What is a Wiggle Chair?
The Wiggle Chair is a chair developed by noted designer Frank Gehry in 1972. The chair shares aesthetics with landmark design from the 1960s and 1970s, including a curved structure and the use of unusual materials in construction. Several companies produce replicas of the Wiggle Chair today, at varying prices, and for those incorporating modern design into dollhouses, there are even miniature versions which are precise and highly detailed. Modern design pieces which coordinate with this classic chair are also available.
This chair is made from cardboard which has been compressed together, with 60 layers of cardboard overall in the chair, faced with fiberboard on the edges. The layers are angled against each other for additional strength, creating an interesting textural appearance with waves and ripples throughout the chair. Hidden screws are used to hold the layers of cardboard together without distracting from the overall appearance of the chair.
The best way to describe the Wiggle Chair is to imagine a sheet of ribbon which has been folded on itself several times to create a series of curved folds, with the tail of the ribbon slanting back slightly from the folds to create the back of the chair. While the Wiggle Chair might sound fragile, it's actually extremely strong, and has been rated to hold thousands of pounds. The cardboard appearance, in other words, is deceptive, and the chair is quite sturdy.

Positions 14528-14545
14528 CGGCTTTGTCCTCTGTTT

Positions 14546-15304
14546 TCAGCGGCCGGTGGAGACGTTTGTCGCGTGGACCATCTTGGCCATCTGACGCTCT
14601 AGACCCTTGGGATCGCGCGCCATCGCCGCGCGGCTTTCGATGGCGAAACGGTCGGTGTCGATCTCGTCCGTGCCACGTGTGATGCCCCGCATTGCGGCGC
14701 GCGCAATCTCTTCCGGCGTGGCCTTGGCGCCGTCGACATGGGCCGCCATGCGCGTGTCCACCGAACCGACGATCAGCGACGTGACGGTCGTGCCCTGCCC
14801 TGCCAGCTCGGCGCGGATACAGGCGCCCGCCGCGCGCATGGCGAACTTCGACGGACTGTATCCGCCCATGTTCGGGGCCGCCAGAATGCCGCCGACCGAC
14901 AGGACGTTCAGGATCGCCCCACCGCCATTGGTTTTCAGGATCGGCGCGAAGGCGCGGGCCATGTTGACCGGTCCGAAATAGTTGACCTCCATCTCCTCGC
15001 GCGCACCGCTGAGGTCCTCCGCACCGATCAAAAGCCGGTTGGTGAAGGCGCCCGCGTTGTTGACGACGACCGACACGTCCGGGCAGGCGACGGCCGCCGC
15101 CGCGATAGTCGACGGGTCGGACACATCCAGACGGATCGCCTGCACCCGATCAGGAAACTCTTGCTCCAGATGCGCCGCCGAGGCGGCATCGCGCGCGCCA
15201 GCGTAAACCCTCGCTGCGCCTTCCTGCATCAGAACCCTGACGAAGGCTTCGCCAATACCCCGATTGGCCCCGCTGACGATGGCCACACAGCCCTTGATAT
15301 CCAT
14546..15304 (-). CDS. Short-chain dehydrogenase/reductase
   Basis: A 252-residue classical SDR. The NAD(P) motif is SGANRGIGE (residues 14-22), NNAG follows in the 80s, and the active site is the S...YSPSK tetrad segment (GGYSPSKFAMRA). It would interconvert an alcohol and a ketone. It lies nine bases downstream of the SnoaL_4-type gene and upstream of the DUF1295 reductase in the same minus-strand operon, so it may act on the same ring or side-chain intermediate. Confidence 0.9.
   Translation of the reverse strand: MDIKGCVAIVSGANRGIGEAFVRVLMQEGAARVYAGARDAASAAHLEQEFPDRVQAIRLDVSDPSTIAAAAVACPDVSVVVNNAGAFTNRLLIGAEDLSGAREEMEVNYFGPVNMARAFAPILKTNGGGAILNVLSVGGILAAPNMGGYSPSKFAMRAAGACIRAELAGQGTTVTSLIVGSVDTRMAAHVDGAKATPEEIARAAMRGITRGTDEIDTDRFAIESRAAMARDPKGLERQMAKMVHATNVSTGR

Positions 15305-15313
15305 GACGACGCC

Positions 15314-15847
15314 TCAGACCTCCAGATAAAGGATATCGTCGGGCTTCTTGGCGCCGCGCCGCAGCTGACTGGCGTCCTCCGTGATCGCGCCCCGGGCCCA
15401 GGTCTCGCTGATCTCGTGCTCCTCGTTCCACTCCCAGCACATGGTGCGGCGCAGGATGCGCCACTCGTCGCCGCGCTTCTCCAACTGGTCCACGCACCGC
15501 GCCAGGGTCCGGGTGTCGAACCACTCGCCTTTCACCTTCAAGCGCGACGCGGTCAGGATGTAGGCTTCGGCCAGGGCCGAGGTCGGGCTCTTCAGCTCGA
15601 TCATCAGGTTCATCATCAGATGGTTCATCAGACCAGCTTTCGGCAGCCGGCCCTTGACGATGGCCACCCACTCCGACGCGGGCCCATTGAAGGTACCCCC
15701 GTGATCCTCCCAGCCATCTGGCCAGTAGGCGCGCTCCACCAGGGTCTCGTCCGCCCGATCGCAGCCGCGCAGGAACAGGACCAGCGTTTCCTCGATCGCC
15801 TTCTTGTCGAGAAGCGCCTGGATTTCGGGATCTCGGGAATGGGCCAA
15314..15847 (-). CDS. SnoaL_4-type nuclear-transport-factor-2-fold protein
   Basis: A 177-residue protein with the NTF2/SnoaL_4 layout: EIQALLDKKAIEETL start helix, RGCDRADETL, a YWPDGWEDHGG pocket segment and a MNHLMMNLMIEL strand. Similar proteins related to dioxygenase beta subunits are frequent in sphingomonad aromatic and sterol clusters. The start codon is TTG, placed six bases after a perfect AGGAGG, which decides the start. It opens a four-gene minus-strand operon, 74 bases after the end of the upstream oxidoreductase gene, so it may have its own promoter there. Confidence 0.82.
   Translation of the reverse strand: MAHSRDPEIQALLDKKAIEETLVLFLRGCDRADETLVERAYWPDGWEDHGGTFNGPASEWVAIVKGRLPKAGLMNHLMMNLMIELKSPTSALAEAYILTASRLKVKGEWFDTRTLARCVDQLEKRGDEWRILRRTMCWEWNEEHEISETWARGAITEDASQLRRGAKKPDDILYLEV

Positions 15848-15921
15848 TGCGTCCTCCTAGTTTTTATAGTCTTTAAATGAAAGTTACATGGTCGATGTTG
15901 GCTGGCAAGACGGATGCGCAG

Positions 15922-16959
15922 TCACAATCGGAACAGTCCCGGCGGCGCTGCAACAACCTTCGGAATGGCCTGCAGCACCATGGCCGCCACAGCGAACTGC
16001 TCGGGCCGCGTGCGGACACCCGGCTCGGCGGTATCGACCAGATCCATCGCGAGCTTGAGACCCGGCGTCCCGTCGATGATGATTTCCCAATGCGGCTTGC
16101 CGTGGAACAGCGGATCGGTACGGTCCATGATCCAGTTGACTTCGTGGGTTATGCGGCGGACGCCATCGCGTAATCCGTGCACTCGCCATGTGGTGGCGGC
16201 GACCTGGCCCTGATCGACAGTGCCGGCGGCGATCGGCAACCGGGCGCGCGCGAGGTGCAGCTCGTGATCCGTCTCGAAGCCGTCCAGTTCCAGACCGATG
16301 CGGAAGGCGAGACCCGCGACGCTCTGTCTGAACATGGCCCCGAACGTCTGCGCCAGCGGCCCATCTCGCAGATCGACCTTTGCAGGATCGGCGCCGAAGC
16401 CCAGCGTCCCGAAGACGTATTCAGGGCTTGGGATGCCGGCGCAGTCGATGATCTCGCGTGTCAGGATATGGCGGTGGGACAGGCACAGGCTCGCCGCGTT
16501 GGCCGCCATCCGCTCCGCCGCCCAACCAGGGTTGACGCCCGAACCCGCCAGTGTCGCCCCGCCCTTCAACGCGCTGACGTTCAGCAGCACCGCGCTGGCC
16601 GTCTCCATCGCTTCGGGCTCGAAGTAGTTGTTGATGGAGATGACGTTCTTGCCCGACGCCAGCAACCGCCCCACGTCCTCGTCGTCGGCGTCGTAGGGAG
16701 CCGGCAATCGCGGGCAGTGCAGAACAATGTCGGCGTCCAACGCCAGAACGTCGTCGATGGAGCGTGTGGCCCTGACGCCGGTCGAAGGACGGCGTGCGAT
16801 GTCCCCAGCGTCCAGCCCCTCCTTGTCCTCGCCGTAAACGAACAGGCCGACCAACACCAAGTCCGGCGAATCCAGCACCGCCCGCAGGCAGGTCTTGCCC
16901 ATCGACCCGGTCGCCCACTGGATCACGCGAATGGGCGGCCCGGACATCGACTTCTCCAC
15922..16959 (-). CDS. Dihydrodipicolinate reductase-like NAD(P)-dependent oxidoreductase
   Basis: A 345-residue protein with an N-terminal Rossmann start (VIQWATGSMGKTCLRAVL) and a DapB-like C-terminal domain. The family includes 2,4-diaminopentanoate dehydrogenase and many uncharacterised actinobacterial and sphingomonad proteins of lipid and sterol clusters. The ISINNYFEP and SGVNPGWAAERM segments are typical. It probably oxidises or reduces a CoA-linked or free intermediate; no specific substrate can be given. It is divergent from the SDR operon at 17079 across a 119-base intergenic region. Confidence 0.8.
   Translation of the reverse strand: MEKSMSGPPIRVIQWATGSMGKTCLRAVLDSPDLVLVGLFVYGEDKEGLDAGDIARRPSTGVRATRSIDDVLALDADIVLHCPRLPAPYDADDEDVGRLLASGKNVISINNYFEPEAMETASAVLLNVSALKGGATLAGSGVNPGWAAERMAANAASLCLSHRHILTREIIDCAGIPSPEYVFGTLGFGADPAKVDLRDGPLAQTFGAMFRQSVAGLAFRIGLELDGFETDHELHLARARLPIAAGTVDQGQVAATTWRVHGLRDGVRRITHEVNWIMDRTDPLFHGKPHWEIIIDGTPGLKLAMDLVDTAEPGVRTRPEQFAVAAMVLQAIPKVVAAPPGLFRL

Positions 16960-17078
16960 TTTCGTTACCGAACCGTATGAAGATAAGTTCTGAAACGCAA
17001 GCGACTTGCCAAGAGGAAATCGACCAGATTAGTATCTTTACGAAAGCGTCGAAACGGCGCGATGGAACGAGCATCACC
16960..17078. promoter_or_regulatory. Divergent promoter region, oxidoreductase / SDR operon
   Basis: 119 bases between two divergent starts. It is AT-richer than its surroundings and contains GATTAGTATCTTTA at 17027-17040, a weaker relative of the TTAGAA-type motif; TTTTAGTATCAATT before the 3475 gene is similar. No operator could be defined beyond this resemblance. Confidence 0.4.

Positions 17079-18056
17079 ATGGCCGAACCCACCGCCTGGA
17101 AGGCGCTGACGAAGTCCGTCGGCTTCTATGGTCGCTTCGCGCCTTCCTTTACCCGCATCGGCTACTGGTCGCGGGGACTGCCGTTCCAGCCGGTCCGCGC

This chair is part of the Easy Edges series, developed during the late 1960s and early 1970s. Gehry was very intrigued by the idea of playing with unusual and innovative materials, and the Wiggle Chair represents one of his most famous designs from this period. Other Easy Edges pieces work well aesthetically with the Wiggle Chair, including a side table developed with the same cardboard construction. Designers inspired by the series have created their own pieces with similar materials and appearances.
There are two finishes available for the Wiggle Chair. The natural finish leaves the cardboard untreated, while the chair with the white finish is painted white. Some people prefer the natural finish, which allows the natural variations and texture to show clearly, while others prefer the cleaner, crisper look of the white finish. People have also played with the basic form of the Wiggle Chair, using different materials such as plastics and creating versions such as translucent chairs which evoke the style and shape of the original.
I searched "Frank Gehry" and "wiggle chair." The design is fascinating, and his architecture is incredible. I'm not particularly keen on most modern art, but his work is very expressive and graceful.
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